Merged Station-Satellite Rainfall for


a)
b)
c)
d)


a) Dekadal (i.e., ~10-daily) rainfall for the selected region over the last 3 years.

b) Dekadal rainfall differences (from 1983-2013 mean) for the selected region over the last 3 years.

c) Smoothed dekadal rainfall for the current year (thick black line) compared to previous years (blue-1 yr from present; magenta- 2 yrs from present; grey-3 yrs from present).

d) Cumulative dekadal rainfall (solid black line) and the cumulative long-term average rainfall (grey dotted line) for the most recent 12-month period in the selected region. The blue (red) bars are indicative of rainfall that is above (below) the long-term average.

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Climate Monitoring

Rainfall

This Analysis tool allows users to view different presentations of the the most recent dekad. The default map on This page displays dekadal (approximately 10-day) rainfall amounts over the country. The default map shows rainfall totals for the most recently available dekad, but totals for previous dekads can be displayed as well. By clicking a location on the map, the user can generate four time series graphs that provide analyses of recent rainfall averaged over an administrative district, with respect to that of recent years and the long-term mean.

Rainfall Anomaly

The rainfall Anomaly map displays the difference between the most recent dekadal rainfall and the long-term average (from 1983 to 2013). Positive (negative) values indicate dekadal rainfall that are above (below) the long-term mean or climatology.

Standard Precipitation Index (SPI)

The SPI map displays the standard rainfall index of the most recent dekadal rainfall (using 1983-2013 as base period). The SPI (McKee 1993) is the number of standard deviations that observed cumulative rainfall deviates from the climatological average. To compute the index, a long-term time series of rainfall accumulations over dekads are used to estimate an appropriate probability density function. The analyses shown here are based on the Pearson Type III distribution (i.e., 3-parameter gamma) as suggested by Guttman (1999). The associated cumulative probability distribution is then estimated and subsequently transformed to a normal distribution. The result is the SPI, which can be interpreted as a probability using the standard normal distrubtion (i.e., users can expect the SPI be within one standard deviation about 68% of the time, two standard deviations about 95% of the time, etc.) The analyses shown here utilize the FORTRAN code made available by Guttman (1999). Places where the dekadal climatology is less than 2 mm are masked out.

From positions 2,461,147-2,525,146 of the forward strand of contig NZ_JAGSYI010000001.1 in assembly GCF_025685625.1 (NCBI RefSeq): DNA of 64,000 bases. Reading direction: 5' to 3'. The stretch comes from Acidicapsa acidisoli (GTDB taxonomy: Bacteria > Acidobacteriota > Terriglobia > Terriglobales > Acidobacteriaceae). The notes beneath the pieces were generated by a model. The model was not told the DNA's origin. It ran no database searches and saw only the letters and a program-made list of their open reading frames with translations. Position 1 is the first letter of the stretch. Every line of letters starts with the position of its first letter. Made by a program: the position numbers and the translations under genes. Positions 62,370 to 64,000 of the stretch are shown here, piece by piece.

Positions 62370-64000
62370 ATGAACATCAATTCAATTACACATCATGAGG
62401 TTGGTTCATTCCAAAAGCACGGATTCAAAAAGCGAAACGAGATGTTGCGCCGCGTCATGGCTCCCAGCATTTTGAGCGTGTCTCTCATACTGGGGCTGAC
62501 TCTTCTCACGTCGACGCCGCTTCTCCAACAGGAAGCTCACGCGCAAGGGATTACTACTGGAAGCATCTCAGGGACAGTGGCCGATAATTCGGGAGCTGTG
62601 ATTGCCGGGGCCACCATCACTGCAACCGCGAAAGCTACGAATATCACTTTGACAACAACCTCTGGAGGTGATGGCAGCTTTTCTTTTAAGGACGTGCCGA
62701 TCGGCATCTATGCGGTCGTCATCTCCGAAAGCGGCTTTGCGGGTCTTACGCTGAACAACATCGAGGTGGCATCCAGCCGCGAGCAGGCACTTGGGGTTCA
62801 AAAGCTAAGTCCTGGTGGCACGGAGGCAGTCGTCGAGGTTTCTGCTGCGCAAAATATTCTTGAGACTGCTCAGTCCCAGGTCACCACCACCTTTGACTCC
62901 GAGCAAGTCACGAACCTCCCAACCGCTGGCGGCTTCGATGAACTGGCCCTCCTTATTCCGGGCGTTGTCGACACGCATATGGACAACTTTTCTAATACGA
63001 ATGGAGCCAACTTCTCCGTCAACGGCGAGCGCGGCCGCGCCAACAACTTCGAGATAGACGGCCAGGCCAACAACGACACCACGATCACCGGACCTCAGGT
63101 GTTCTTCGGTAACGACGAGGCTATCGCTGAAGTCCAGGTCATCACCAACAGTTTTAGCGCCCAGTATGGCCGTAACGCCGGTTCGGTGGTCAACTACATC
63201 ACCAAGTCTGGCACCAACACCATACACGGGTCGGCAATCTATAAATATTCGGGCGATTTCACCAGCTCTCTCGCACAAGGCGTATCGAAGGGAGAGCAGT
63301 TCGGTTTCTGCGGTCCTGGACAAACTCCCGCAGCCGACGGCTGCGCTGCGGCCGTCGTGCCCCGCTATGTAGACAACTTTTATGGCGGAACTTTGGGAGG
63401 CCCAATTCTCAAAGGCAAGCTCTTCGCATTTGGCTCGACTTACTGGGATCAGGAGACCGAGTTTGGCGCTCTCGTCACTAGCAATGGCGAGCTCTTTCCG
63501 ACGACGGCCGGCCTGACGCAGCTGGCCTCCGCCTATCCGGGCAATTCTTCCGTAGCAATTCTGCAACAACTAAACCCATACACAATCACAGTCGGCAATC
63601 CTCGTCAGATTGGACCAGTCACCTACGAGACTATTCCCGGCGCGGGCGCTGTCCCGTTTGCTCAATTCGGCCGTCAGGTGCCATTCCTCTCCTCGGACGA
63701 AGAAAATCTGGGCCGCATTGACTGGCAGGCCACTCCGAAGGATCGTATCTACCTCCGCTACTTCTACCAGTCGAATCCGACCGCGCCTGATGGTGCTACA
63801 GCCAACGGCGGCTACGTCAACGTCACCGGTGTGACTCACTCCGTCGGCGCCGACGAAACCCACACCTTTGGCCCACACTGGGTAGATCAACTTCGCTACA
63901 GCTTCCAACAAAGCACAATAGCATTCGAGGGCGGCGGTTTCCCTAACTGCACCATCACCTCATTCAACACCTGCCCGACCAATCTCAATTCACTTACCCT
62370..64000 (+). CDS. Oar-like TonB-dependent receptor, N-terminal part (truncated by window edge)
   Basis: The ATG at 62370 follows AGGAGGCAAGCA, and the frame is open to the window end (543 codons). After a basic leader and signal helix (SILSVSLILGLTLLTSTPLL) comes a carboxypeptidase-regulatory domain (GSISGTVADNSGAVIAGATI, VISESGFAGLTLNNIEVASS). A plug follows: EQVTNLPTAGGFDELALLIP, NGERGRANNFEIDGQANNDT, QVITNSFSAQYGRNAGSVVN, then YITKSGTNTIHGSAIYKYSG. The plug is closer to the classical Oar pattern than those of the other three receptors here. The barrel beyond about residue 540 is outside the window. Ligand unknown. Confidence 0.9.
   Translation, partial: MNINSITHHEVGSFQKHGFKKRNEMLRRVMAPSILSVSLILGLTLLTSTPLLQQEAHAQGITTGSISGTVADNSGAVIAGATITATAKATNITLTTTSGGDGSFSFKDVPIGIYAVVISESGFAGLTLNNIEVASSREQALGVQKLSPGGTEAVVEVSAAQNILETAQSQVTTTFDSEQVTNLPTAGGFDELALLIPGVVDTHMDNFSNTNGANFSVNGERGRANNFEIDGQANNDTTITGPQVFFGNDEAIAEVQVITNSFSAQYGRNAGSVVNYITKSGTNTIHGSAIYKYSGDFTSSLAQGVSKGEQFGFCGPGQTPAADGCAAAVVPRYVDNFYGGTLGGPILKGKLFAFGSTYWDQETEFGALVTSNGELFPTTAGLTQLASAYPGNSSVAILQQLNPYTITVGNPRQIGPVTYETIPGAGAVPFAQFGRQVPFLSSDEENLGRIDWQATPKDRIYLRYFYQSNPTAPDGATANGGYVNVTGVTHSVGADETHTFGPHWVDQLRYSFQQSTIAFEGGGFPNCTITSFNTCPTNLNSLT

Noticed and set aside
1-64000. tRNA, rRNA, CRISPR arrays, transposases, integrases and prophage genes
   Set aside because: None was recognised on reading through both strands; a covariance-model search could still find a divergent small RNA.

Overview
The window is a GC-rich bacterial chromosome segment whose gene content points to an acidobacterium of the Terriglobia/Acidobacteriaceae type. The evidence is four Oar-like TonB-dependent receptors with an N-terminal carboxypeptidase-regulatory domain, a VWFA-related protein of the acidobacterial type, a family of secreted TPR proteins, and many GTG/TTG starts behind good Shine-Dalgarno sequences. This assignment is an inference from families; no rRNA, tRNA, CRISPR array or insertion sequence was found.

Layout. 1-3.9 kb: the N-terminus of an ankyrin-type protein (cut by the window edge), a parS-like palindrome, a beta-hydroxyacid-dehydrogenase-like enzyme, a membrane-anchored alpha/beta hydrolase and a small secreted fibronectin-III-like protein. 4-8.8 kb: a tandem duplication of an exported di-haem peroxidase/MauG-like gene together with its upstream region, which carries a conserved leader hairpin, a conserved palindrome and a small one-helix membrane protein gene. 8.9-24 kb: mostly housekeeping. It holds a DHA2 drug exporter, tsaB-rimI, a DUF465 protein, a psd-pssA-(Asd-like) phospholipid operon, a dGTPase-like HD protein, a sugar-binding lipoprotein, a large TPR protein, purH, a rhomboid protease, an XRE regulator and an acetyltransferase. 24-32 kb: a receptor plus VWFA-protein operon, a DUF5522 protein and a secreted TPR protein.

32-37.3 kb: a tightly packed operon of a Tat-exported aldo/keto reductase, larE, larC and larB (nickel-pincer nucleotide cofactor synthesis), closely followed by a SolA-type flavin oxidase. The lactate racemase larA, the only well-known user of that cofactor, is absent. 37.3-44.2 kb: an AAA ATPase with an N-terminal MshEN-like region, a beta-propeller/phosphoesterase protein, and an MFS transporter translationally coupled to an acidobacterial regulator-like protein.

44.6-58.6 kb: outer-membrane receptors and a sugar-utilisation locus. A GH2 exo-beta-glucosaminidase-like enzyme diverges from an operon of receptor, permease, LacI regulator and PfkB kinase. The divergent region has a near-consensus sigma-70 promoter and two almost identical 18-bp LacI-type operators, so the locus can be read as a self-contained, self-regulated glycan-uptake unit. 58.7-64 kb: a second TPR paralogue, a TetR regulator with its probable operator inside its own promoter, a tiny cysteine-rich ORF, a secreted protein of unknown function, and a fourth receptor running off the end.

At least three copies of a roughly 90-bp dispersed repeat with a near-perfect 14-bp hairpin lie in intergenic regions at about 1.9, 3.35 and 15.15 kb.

Table adapted from McKee et al. (1993)

Dataset Documentation

The International Research Institute for Climate and Society (IRI) and partners have been leading an effort to simultaneously improve the availability, access and use of climate information at the national level in African countries. This effort, named “Enhancing National Climate Services (ENACTS)”, has already been implemented in a number of countries in Africa. The foundation of ENACTS is the creation of quality-controlled, spatially and temporally complete climate data set. This involves organization and quality control of station data, and generating historical time series by combining station observations with satellite and other proxies. This approach has been implemented by Meteo Rwanda to generate over 30 years (1981 to present) of rainfall and over 50 years (1961-2012) temperature time series at dekadal (10-daily) time scale and for every 5km grid point across Rwanda. This document provides a brief description of how these datasets were created along with the quality of the generated data.

Station LocationsNumber of Stations